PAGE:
This is major news when it comes to genetic breakthroughs and personalized medicine. The product is still actively in a clinical trial and has 250 patients enrolled. This is considered a “breakthrough” technology at the FDA. The process has a target using gene therapies to transfer the SERCA2a gene directing into the heart muscle cells and thus there’s a healing effect that takes place allowing the heart to do a better job pumping blood.
In trials the treatment helped reduced re-hospitalizations and improved patient quality of life. There were no safety concerns with the treatment. The video below shows how this works and this was a lot of genetic research work.
“MYDICAR treatment involves a one-time outpatient infusion in a cardiac catheterization laboratory, similar to undergoing an angiogram. MYDICAR is designed to restore levels of an enzyme known to play a key role in the progression of heart failure. Repairing this molecular defect in preclinical studies reversed the disease and restored cardiac function. In the Phase 2 CUPID clinical trial in 39 patients, the frequency of death, worsening heart failure, heart failure-related hospitalizations, heart transplant, and need for a mechanical heart pump was dramatically lower and sustained for patients on high-dose MYDICAR compared with placebo. Furthermore, patients’ ability to exercise, symptoms of heart failure and quality of life improved.
MYDICAR’s molecular target is an enzyme found in the sarcoplasmic reticulum (SR) that is critical to the contraction of the cardiac muscle cell. The SR is a specialized part of a cell (cellular organelle) that regulates the contraction and relaxation of cardiac muscle cells by coordinating the outflow (contraction) and inflow (relaxation) of calcium ions (Ca2+). The heart muscle’s ability to contract, and thus to pump blood and maintain oxygenation of the body, is determined by a continual re-loading of the SR with Ca2+ to “stage” for the next cycle of contraction. The key factor that enables the re-loading of the SR with Ca2+ is the enzyme SERCA2a. Numerous human studies have established a clear association between depleted SERCA2a enzyme in cardiac cells and the progression of end-stage heart failure.”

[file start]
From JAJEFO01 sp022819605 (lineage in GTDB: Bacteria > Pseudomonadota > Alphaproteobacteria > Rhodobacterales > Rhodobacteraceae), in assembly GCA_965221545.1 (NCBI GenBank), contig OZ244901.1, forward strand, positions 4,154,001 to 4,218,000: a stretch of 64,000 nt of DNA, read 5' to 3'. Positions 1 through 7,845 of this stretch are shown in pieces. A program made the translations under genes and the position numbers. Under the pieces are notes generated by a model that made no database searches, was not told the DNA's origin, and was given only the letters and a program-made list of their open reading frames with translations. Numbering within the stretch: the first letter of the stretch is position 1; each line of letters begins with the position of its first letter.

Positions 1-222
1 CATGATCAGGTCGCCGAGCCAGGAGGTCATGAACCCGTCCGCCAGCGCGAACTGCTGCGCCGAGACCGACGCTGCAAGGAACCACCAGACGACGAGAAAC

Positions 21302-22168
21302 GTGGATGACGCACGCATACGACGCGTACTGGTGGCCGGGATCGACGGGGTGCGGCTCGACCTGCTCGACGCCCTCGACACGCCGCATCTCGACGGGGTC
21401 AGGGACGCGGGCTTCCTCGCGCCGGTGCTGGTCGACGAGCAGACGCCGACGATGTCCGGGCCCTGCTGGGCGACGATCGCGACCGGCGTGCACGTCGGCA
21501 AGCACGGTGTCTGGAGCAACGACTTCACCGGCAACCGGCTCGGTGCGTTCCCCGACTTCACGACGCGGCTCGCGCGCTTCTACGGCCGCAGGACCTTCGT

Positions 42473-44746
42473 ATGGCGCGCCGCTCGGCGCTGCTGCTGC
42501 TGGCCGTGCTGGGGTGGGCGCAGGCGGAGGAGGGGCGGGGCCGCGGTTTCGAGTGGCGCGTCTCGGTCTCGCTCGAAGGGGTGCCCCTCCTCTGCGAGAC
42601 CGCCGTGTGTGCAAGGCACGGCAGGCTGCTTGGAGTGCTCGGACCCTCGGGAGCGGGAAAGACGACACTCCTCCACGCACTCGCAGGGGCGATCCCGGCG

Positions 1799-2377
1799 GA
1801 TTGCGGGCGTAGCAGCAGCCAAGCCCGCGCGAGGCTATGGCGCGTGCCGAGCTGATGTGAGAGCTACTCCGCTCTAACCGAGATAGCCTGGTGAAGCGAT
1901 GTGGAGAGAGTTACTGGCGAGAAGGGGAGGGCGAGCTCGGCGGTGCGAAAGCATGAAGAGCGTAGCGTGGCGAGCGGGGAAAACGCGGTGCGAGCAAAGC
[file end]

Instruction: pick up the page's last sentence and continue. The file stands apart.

In the first clinical trial patients who had a single infusion treatment had an 88% risk reduction for major cardiovascular events to include death, so this is a good thing. The trials actually separated patients into 2 different groups where one group had higher dosage than the other and both benefited with survival. BD
Celladon Corporation, a clinical-stage biotechnology company developing novel therapies for patients with heart failure and other diseases characterized by SERCA enzyme deficiencies, announced that its lead product candidate, MYDICAR, has been granted breakthrough therapy designation by the US Food and Drug Administration (US FDA) for reducing hospitalizations for heart failure in NYHA class III or IV chronic heart failure patients who are NAb negative.
This designation is intended to expedite the development and review of drugs for serious or life-threatening conditions and where preliminary clinical evidence suggests it provides a substantial improvement over existing therapies.
Celladon is developing MYDICAR as a novel, first-in-class therapy for patients with chronic heart failure due to systolic dysfunction. MYDICAR uses genetic enzyme replacement therapy to correct the deficiency in the enzyme SERCA2a, which is an enzyme that becomes deficient in heart failure patients and results in inadequate pumping of the heart. Celladon has developed a companion diagnostic to identify the patients who are AAV1 NAb negative and therefore eligible for MYDICAR treatment.
Celladon is currently evaluating MYDICAR in the Phase 2b CUPID 2 trial to determine its efficacy in reducing the frequency of and/or delaying heart failure-related hospitalizations. This randomized, double-blind, placebo-controlled, multinational trial is evaluating a single intracoronary infusion of MYDICAR versus placebo added to a maximal, optimized heart failure regimen in patients with NYHA class III or IV symptoms of chronic heart failure due to systolic dysfunction. Patient enrollment has been completed and 250 patients have been randomized in this trial. The company expects to report results in April 2015.